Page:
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Cooking with Greens

Note:  Greens are one of the healthiest sources of nutrients and  antioxidants.
Some like spinach can be steamed; others, like kale, are tougher and should be cooked slowly in a little water or chicken soup.  Serve with a tad of butter or olive oil and lemon juice, herbal vinegar, Nuoc Cham , Vinaigrette, or  Hollandaise Sauce.  They can be stir fried to preserve both the nutrients and freshness in cooking.   Include them in Minestroni or as a Strudel or Calzone filling.   Vegetarians can use them with some beans in tacos, casseroles, sandwich wraps . . . and the list goes on.

If the greens are store-bought or the leaves are large, the entire stem should be
removed, especially from the stronger varieties (mustard, collard, kale, or escarole).
The first two recipes are good for tougher varieties, but you can substitute sweet greens
(spinach, Swiss chard) if you prefer. Mom ("Ralph") Dorrington adds anchovies to kale
while cooking.

Martha Stewart fries onions and garlic, mixes in some chard chiffonade, and adds cooked rigatone or penne pasta. She tosses the mixture with olive oil and balsamic vinegar; and, tops with freshly grated Parmesan cheese. Her Sauteed Spinach with Raisins and Pine Nuts sound good, too (11/00 magazine).

Swiss chard and spinach make a hearty addition to Chicken Enchiladas, Enchilada Casserole, and Lasagna

Greens are a frequent accompaniment in our home with fish dishes.  Moosewood Restaurant combines them with black-eyed peas, bulgur, or pasta for a hearty one-dish meal or also as a side dish for fish. 

See also Spinach Feta Pie and Spinach Dishes.

   
Kale with Onion Maple Vinaigrette

Note: The vinaigrette is taken from a Shaker recipe that is used to dress mesclun
greens. Swiss chard or collard greens can be substituted.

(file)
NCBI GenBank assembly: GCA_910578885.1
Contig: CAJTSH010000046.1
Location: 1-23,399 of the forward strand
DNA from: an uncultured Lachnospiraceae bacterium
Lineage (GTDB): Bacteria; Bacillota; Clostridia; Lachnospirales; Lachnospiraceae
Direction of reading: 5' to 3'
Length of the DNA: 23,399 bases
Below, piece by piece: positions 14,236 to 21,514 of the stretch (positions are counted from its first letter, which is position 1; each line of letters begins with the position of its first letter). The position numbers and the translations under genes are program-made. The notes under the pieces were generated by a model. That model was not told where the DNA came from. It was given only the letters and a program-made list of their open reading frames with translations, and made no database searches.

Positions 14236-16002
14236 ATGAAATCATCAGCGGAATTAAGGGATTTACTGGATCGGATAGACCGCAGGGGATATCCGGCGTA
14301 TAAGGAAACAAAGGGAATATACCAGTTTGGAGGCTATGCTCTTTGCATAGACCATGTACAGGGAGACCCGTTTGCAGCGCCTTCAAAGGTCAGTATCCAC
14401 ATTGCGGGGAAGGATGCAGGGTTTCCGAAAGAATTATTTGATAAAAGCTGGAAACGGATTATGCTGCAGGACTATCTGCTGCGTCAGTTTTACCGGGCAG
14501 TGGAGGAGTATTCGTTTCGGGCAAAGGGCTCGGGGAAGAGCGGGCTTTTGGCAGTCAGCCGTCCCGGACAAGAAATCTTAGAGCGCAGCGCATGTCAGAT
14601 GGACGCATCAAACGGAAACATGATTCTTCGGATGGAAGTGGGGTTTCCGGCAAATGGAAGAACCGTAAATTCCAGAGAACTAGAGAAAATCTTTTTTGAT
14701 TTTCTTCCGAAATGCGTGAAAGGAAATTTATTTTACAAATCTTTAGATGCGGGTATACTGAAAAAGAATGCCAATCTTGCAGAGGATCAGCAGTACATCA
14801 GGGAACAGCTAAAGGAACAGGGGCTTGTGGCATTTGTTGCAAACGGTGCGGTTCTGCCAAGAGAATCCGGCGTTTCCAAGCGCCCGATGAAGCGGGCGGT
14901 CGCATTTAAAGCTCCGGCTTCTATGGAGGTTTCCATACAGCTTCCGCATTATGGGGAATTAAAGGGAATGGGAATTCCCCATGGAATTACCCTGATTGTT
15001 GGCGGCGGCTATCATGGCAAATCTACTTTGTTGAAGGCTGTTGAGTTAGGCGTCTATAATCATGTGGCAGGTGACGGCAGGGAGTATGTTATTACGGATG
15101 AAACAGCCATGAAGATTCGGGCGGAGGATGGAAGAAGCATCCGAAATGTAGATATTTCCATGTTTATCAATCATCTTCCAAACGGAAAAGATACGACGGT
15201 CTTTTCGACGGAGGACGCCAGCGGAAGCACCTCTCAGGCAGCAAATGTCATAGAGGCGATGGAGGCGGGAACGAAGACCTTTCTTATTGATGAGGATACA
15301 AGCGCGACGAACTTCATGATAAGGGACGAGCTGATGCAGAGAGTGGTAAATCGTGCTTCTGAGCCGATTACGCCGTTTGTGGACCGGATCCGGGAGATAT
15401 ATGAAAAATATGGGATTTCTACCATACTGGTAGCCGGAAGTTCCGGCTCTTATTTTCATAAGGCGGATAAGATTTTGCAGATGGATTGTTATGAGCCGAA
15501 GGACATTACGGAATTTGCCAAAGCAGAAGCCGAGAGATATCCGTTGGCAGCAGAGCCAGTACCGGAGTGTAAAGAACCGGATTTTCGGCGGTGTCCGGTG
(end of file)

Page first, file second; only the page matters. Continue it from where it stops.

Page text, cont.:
For the kale:
2 lbs kale, cut away from tougher stems and sliced into 1/2" strips
2 white onions, chopped
1/4 cp white vinegar, or to taste
3 T sugar, or to taste
salt and freshly ground pepper

For the vinaigrette:
1 1/2 cp vegetable oil
1/2 cp maple syup, preferably dark amber or Grade B
1 small white onion, peeled and chopped
1 T dried basil

1. Blend vinaigrette ingredients first for 5 minutes. Refrigerate, covered, for a
minimum of one hour.
2. Saute onions in oil about 5 minutes, till tender.
3. Add greens in batches and cook till wilted, about 2-3 minutes if they are young and till fork- tender if they are older and tougher.
4. Season and add vinaigrette, tossing gently.
5. Cook on low heat till tender, about 20 minutes.

        Cooking in the Shaker Spirit, James Haller, Jeffrey Paige

Linguine With Lentils

Note:  The combination  of greens, pasta, and lentils is popular among cookbook authors.  This recipe is adapted from Sunset Complete Vegetarian Cookbook, which calls for Swis chard.    Their recipe does not use the stems, but chard is so soft that the stems can only add texture and, possibly, fiber and nutrients, so this cook opts to include them.   The Savory Way, Deborah Madison, 1990, has a similar recipe but uses Neufchatel cheese.   She is a good source of recipes for cooking with greens, since all her recipes are vegetarian.

3 cps chicken or vegetable broth
1 cp lentils

2 lb Swiss chard, cut into chiffonade
1/2 cp  onion, chopped
2 cloves garlic, minced
1 carrot, peeled and diced

2 T olive oil
1/2-1 t red pepper flakes

10-12 oz linguine
6 oz Gruyere cheese, diced

1. Bring broth to boil in large pan. Add lentils and cumin. Reduce heat, cover, and simmer till lentils are tender (about 30 minutes).
2. Bring pasta water to a boil while preparing other ingredients.
3.  Chiffonade chard into 1/4" strips and set aside.
4. Combine oil, carrot, onion, garlic, and pepper flakes into a pan and simmer till onions are lightly browned and carrots somewhat softened.
5. Add chard and cook, stirring, till leaves are limp.
6. Cook pasta according to directions.
7. Add lentil mixture and cheese to pasta and mix lightly.